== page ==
It’s easy to get lost in the struggle to be an excellent cellist. We take lessons, go to concerts and master classes, listen to recordings, flail away in the practice room. Remember that in the end, the cello is vehicle for music. So the real goal is to be a fine musician. Wind players and singers have to breathe and be intentional with their volume and phrasing: details string players can easily plow through because we can (and do) just saw back and forth until the music runs out.
With this in mind, make sure you’re not limiting your lexicon to cellists alone. Here are some of my favorite examples of people taking great care of the music; listen to how they curate their notes. None of this is by accident- you have to decide, deliberately, to make music this strong.
Holy smokes, Ruth Ziesak.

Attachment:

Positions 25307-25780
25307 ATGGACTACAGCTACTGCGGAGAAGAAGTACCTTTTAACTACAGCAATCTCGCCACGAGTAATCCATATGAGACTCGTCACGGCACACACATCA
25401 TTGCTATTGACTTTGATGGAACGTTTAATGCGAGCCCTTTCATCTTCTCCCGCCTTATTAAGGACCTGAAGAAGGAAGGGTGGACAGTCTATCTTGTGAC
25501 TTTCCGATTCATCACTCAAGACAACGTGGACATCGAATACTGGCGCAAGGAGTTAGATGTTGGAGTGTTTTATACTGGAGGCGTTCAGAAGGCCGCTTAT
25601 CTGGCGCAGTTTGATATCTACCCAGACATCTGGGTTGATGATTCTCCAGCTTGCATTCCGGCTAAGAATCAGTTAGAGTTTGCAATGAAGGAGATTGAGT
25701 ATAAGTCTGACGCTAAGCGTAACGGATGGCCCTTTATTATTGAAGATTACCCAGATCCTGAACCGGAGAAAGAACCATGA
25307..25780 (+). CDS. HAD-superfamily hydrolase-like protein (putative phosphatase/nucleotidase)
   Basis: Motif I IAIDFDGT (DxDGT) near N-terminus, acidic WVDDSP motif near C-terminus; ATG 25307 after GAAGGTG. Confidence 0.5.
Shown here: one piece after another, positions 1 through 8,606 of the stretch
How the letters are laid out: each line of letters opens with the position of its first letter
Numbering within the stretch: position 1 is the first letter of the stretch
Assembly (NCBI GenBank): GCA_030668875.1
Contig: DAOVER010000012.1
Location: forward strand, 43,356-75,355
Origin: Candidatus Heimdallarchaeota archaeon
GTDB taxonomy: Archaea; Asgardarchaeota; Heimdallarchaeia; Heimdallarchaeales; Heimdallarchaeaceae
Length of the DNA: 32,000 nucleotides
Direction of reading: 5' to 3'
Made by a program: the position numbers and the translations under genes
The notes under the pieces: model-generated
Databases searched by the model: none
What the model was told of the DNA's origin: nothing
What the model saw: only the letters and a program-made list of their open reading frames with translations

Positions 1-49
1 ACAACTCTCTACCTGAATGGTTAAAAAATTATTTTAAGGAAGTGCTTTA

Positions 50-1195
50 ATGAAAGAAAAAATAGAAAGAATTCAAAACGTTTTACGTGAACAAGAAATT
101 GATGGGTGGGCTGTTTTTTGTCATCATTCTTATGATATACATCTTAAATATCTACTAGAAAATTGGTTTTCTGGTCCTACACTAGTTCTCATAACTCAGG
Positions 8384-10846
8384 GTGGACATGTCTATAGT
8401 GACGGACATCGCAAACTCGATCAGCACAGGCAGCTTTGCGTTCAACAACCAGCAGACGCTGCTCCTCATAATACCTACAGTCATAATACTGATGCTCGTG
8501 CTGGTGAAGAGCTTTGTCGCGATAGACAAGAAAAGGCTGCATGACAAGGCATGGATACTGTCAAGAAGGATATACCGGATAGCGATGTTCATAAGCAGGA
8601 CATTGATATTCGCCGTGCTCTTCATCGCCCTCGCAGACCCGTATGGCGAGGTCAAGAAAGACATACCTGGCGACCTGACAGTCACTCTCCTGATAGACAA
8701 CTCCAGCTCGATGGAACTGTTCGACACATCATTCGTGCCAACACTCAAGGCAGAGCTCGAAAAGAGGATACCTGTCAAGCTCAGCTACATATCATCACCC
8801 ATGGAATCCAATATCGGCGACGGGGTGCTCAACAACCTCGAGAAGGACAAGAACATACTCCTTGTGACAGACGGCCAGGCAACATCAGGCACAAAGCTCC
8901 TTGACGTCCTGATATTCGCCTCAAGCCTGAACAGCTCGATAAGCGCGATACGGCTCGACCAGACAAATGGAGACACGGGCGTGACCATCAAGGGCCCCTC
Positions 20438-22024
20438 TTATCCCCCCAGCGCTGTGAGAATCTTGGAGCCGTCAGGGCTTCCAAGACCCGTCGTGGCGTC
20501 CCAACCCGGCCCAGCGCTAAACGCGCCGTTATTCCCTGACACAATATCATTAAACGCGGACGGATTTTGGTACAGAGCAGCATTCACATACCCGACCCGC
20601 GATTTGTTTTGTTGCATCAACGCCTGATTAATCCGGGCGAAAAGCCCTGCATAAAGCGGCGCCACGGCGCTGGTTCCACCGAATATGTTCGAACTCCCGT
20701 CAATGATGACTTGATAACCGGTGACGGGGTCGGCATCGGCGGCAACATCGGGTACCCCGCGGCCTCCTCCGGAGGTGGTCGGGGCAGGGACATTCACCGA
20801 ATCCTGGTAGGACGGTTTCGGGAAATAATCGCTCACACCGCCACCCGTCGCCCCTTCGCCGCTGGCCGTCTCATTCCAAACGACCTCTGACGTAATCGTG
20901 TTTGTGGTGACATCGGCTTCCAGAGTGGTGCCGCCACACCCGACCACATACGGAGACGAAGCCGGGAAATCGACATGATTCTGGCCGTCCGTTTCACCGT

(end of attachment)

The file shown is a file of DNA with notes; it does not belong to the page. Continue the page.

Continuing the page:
Sarah Vaughan is known as a singer who phrases like an instrumentalist. The notes begin and end when she chooses, which takes so much care and attention. Yes, I’m using present tense. She lives on in these recordings.
Milt Jackson, playing with time and feel.
Eric Dolphy, paying tribute to his friend John Coltrane, two artists known for lack of affectation and unadorned directness of sound. This is key for advancing cellists to remember, as half the tricks up our sleeve (vibrato, tapered note shapes, different note attacks) become habit instead of carefully chosen expressive device.
Regina Carter’s lovely arrangement of Pavane. Listen to the way she finishes her notes, and when she finishes them. Is it on the beginning or the end of a beat? What about her improvised section? How does she vary her character compared to the initial Fauré theme? Just stuff to think about, because her toolbox is congruent to ours.